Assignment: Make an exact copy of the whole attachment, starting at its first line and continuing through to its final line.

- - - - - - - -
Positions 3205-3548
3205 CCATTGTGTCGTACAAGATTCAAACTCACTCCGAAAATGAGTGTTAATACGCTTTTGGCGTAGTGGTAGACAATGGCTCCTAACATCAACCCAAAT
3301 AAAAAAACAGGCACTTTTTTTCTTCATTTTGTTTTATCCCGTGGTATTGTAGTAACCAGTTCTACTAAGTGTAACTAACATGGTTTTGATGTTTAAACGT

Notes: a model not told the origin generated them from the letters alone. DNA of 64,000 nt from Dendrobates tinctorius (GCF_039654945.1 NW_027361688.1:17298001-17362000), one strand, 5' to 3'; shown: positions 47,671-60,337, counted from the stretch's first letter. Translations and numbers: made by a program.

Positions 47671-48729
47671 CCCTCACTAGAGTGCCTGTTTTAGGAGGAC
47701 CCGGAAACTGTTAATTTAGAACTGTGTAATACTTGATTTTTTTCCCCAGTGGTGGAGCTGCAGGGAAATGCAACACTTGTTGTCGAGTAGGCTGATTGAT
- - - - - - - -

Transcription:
Positions 3205-3548
3205 CCATTGTGTCGTACAAGATTCAAACTCACTCCGAAAATGAGTGTTAATACGCTTTTGGCGTAGTGGTAGACAATGGCTCCTAACATCAACCCAAAT
3301 AAAAAAACAGGCACTTTTTTTCTTCATTTTGTTTTATCCCGTGGTATTGTAGTAACCAGTTCTACTAAGTGTAACTAACATGGTTTTGATGTTTAAACGT

Notes: a model not told the origin generated them from the letters alone. DNA of 64,000 nt from Dendrobates tinctorius (GCF_039654945.1 NW_027361688.1:17298001-17362000), one strand, 5' to 3'; shown: positions 47,671-60,337, counted from the stretch's first letter. Translations and numbers: made by a program.

Positions 47671-48729
47671 CCCTCACTAGAGTGCCTGTTTTAGGAGGAC
47701 CCGGAAACTGTTAATTTAGAACTGTGTAATACTTGATTTTTTTCCCCAGTGGTGGAGCTGCAGGGAAATGCAACACTTGTTGTCGAGTAGGCTGATTGAT